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State laws complicate the federal ban on gun possession for domestic abusers


The Texas man at the center of the case the Supreme Court decided Friday is Zackey Rahimi. He was subject to a court order for domestic violence that he violated repeatedly. He assaulted and threatened his girlfriend, then went on to fire his gun in public five different times. In Rahimi's case, the court upheld a federal law to keep guns out of the hands of domestic abusers. And for victims and potential victims of domestic abuse, that's a big deal. Member Station WPLN's Paige Pfleger joins us now to talk about that. Hi, Paige.


RASCOE: Let's take a look at the landscape. Advocates who work with domestic violence victims have pushed to keep abusers from having guns for a long time. But getting that type of protection from the criminal justice system has been difficult. Why is that?

PFLEGER: So there are multiple routes that a victim can take when they turn to the justice system for help. There's criminal prosecution, but that can take a really long time. And then there's orders of protection, which are civil matters. The issue at hand here with the Supreme Court case was whether a civil matter, like a protection order, could carry penalties like being required to give up your gun. Some gun rights groups said protection orders are just too easy to get. But Natalie Nanasi, a law professor and domestic violence expert, disagrees.

NATALIE NANASI: There is a myth out there that it is very easy to get a protective order, that judges are just handing out protective orders like candy to trick-or-treaters, and that's absolutely not the case.

PFLEGER: For example, here in Davidson County, where Nashville is, only about a third of the people who seek protection orders end up getting one, and that can be for all sorts of reasons. Victims don't want to face their abusers in court, or a judge can find that a victim isn't credible.

RASCOE: And so then comes this federal ban that keeps, you know, dangerous people from possessing and owning a gun. It has a lot of facts on its side, right?

PFLEGER: Yeah, that's right. So there's a lot of research on this, but the big takeaway is that domestic abusers and guns are a dangerous combination. Studies show victims are five times more likely to be killed in a domestic violence incident when the abuser has access to a gun, and the dangers extend to others. One study showed domestic violence calls are the most dangerous for law enforcement, and researchers found that mass shooters often have a history of domestic violence. That's why the federal ban is the bare minimum, says Julia Weber, an expert on gun dispossession.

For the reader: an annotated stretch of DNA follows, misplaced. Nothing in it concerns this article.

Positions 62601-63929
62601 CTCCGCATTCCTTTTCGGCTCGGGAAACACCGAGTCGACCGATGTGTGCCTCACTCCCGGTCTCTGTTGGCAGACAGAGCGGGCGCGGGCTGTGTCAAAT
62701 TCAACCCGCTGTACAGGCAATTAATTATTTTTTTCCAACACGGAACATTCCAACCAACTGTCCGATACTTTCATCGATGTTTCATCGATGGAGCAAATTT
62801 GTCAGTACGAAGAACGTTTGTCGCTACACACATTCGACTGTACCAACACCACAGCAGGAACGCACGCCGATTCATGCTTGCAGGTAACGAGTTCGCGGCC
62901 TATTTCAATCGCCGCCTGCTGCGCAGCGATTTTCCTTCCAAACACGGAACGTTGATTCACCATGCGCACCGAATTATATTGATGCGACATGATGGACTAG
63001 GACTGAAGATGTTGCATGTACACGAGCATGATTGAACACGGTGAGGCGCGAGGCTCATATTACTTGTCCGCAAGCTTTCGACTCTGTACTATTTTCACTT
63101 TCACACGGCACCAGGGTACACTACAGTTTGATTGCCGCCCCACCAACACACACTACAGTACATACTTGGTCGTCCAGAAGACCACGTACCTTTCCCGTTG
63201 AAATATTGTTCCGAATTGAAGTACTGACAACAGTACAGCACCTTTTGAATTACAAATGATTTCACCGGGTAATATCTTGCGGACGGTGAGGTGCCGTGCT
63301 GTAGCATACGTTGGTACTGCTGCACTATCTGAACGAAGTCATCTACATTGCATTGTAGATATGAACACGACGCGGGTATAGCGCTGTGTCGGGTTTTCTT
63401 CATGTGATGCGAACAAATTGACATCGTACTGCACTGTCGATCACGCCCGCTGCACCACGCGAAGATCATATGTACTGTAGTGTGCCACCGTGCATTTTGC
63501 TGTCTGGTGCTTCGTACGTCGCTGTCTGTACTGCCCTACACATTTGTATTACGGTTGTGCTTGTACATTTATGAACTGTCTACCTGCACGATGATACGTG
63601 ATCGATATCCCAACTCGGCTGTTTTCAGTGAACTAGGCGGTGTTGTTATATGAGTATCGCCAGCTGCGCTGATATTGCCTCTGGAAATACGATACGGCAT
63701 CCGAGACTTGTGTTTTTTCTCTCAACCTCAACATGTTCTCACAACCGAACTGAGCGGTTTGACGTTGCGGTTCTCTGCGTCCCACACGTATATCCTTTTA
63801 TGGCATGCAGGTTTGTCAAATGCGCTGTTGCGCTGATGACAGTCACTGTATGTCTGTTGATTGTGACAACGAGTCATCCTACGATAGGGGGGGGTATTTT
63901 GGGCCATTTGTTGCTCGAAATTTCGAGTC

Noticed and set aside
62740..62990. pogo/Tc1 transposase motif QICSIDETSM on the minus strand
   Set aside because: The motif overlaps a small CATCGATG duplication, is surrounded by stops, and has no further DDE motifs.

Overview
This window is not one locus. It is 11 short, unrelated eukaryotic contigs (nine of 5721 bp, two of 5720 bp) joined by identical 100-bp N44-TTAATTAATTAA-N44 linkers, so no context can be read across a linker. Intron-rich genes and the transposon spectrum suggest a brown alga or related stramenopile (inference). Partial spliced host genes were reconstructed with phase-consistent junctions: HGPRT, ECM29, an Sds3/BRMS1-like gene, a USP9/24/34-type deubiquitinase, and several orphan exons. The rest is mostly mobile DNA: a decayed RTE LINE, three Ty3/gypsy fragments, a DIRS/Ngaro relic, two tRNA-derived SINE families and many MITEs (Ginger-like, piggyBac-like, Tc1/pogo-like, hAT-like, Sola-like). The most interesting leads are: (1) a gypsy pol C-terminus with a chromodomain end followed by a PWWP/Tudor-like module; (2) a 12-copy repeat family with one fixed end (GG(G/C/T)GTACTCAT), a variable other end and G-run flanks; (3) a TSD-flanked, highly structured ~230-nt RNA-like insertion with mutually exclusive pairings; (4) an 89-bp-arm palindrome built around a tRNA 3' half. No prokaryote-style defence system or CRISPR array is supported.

JULIA WEBER: I want us to take domestic violence and access to firearms more seriously and do a better job, separating someone who a court has deemed as needing to be prohibited from those firearms as close to the time of prohibition as possible. That's critical.

PFLEGER: Weber says this decision from the Supreme Court is a great time to take stock of the ways that the system, as it stands, can be improved.

RASCOE: What are some of the issues that still aren't addressed in terms of protecting victims of domestic violence, even with this Supreme Court ruling on gun possession?

PFLEGER: There's really a patchwork of laws across the country for how gun dispossession works, which can make things really difficult. Most states have no way to track how many guns someone has. About a dozen states allow someone who's ordered to give up their guns - give them to a third party, like a friend or a relative. And here in my state, Tennessee - it's the only place where a person doesn't even have to say who they gave their guns to. Advocates say that's a really dangerous loophole that relies on the honor system, so it's easy for guns to slip through the cracks, and the consequences can be deadly.

RASCOE: And you've reported on that in depth, right?

PFLEGER: Yeah. In an investigation we published with ProPublica, we found that in Nashville, nearly 40% of the victims shot in domestic violence homicides since 2007 were killed by people who were legally barred from having a gun at the time of the shooting. So advocates say the stakes here are incredibly high.

RASCOE: That's WPLN's Paige Pfleger. Thanks so much, Paige.

PFLEGER: Thanks, Ayesha. Transcript provided by NPR, Copyright NPR.

NPR transcripts are created on a rush deadline by an NPR contractor. This text may not be in its final form and may be updated or revised in the future. Accuracy and availability may vary. The authoritative record of NPR’s programming is the audio record.

Paige Pfleger
[Copyright 2024 NPR]
Ayesha Rascoe is a White House correspondent for NPR. She is currently covering her third presidential administration. Rascoe's White House coverage has included a number of high profile foreign trips, including President Trump's 2019 summit with North Korean leader Kim Jong Un in Hanoi, Vietnam, and President Obama's final NATO summit in Warsaw, Poland in 2016. As a part of the White House team, she's also a regular on the NPR Politics Podcast.